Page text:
In books, music videos, Television on December 29, 2012 at 5:30 pm
1. Acclimate yourself to rejection as soon as possible.
That way, the fear of getting turned down never prevents you from doing anything. Accomplishing this is easy. Just start asking for what you want, and people will start telling you no. It works for everything: job applications, dating, carbon tax proposals, writing pitches, conferences, ordering very popular dishes at too-busy restaurants. The great trick of rejection is that it’s not so bad. The way your skin grows calluses to protect the parts of you that work the hardest, the word no helps you build vast reserves of Leslie Knope-ism–the bright eyed, bulldozer-ish determination to follow through on every good idea.
Sometimes you’ll decide you need to find a different way to reach the same goal. Sleazeball councilmember trying to sandbag your dog park? Fill his backyard with puppies. Behind in the polls? Don’t go negative; beat your opponent by contrasting his words with your own. Sometimes you still won’t get what you want, which by the alchemy of enduring rebuff just becomes more fuel for your fire. And sometimes your efforts will pay off, in which case the only thing to do is to take in the win the way Leslie Knope would. “I just said let’s get to work,” she tells her co-workers moments after a victory. “How else do people enjoy things?”
2. There will always be someone shinier than you.
Someone more famous and successful. More blonde. More likely to be invited to sing at President Obama’s inaugural ball. Say your brand of talent doesn’t have quite that same sparkly blockbuster razmatazz. The best thing in the world to do, should you find yourself in a position similar to Solange Knowles, is to not even try to be like Beyonce. Instead, she’s quietly and impossibly cool, edgy and offbeat in her bright orange zoot suits, crooning in a crowded shuttle bus her sister would probably never ride. From Solange’s gorgeous cloud of natural hair to the easy way she dives into the pool fully clothed, “Losing You” showed the world how comfortable she was in her own skin. Of course her music made a splash this year: When you act like yourself, the right people find you. And those who don’t miss out on one sweet dance party.
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In 2012 election on November 6, 2012 at 8:34 am
Just a friendly reminder from Girls Like Giants to make sure your voice gets heard today: Get out and vote! Let’s make Leslie Knope proud.
In Uncategorized on September 24, 2011 at 6:49 pm
This post is part of a new Girls Like Giants series, “How to Be Awesome Like…” in which we break down the steps necessary to become more like some of our favorite heroines. Whether it involves getting a sweet army jacket, brushing up on our archery skills, or mastering the art of French cooking, there are many ways to follow in the footsteps of these rockin’ role models. Got someone you’d like to celebrate? Email us at firstname.lastname@example.org. – ST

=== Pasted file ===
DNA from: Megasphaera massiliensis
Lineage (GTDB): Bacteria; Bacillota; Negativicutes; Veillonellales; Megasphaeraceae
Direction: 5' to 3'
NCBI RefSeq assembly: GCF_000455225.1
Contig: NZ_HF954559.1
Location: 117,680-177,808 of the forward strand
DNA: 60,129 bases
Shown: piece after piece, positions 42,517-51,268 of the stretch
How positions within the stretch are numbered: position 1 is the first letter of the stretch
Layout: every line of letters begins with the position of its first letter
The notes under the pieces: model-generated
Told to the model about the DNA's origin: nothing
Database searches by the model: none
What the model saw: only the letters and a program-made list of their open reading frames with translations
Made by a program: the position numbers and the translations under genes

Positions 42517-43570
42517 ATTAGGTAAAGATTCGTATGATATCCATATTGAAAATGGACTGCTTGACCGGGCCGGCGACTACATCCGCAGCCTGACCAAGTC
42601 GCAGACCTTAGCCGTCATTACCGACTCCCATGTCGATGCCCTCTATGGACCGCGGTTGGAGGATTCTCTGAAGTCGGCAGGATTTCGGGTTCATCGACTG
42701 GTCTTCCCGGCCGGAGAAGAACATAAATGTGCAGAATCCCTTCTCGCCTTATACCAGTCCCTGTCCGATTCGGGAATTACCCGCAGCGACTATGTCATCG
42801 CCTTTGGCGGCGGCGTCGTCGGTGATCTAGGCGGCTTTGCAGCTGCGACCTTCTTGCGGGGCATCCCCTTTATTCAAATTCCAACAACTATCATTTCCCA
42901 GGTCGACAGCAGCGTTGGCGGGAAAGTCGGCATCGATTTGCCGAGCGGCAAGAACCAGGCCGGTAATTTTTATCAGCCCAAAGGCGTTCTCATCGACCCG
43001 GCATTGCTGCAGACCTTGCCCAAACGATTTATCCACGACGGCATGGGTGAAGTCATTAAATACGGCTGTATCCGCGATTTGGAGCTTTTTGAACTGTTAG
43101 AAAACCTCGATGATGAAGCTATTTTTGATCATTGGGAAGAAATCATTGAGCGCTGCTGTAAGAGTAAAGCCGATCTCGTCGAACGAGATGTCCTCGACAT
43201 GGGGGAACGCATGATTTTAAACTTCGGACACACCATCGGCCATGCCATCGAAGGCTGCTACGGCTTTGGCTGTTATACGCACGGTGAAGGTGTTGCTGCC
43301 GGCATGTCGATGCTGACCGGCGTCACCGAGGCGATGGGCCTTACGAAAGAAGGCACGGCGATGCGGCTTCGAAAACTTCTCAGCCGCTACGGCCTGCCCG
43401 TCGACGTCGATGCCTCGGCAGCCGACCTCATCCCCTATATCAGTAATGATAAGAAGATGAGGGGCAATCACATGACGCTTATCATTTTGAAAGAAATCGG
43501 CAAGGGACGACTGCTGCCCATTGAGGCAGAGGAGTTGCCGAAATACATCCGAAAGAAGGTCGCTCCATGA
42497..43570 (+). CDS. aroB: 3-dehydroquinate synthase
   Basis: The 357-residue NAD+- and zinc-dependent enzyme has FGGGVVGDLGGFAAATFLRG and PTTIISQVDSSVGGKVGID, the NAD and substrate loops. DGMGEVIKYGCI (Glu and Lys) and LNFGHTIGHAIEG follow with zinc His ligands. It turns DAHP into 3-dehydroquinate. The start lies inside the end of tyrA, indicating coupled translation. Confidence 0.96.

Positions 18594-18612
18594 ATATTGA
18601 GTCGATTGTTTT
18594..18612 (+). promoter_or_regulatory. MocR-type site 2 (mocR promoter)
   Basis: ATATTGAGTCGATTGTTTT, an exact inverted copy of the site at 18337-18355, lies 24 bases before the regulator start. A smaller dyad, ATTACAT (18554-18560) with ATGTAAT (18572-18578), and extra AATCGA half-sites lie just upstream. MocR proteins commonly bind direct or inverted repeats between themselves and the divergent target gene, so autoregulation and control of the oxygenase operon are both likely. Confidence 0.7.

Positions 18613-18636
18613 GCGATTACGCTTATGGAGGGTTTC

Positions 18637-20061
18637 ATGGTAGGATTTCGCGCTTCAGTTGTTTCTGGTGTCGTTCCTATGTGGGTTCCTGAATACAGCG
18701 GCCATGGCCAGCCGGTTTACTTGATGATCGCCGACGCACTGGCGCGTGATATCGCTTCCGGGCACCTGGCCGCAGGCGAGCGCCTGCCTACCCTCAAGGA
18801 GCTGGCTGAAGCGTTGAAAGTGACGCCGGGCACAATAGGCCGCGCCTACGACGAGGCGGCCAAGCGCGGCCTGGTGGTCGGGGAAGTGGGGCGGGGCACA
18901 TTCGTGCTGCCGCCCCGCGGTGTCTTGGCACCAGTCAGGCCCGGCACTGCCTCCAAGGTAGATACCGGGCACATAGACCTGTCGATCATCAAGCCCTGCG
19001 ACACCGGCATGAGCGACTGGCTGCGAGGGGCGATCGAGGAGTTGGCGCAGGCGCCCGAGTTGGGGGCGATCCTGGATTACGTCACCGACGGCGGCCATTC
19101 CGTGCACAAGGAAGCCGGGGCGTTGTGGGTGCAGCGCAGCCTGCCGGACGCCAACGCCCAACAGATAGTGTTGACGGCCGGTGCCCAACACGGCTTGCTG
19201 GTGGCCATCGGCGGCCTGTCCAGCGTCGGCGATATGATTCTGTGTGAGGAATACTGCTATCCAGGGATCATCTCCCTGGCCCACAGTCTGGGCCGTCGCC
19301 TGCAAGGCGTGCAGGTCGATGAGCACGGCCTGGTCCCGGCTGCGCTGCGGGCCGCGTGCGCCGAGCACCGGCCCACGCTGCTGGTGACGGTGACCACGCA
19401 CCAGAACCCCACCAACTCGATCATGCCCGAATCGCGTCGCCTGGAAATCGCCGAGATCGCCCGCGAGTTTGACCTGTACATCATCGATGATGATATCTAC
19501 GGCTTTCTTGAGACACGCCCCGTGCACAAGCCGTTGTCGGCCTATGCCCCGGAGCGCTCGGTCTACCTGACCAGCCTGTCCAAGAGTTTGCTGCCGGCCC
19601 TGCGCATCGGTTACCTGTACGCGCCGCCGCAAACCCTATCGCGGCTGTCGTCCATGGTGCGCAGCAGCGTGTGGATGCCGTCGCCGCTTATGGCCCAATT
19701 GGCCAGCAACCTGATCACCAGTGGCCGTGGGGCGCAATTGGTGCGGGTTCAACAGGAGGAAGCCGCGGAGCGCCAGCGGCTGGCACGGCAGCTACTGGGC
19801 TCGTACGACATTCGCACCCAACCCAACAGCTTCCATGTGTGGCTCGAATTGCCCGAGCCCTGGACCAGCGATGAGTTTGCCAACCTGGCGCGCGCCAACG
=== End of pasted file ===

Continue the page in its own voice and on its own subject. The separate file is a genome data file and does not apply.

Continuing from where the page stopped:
Previously: Phoebe Bronstein’s How to Be Awesome Like Jessica Fletcher.
Seasons two and three of Parks and Recreation are my ultimate TV comfort food. I like my comedies packed with silliness and warmth, and the show has both in spades. (Season one, by contrast–pre-show-makeover–is pretty depressing. If you’re new to the show and have similar tastes, maybe just skip ahead?)
Post-season one, however, Amy Poehler’s Leslie Knope is a huge part of what makes the show work. She’s zany and dorky and kind and loyal and incredibly hard-working, the kind of lady I can only aspire to be. In order to help myself get started in Knope-emulation, I put together the following list. (A future column may also feature another Parks and Rec character, April Ludgate, who is badass in an entirely different way.) And so:
How to Be Awesome Like Leslie Knope
• Sleep never; have more energy than a bouncy ball after six espressos.
• Hoard newspapers (lovably) so that your house looks like “a crazy person’s garage.”
• Refer to bathrooms as “the whiz palace” when you’re feeling nervous.
• Tell your best friend she is beautiful whenever you describe her, and especially when you are also about to say something she might not like.
• Love waffles passionately.
• Fight for what you believe in; never stand down.
• When crashing boy’s clubs, be sure to announce—loudly and repeatedly—that that is what you are doing just so everyone’s clear. Read the rest of this entry »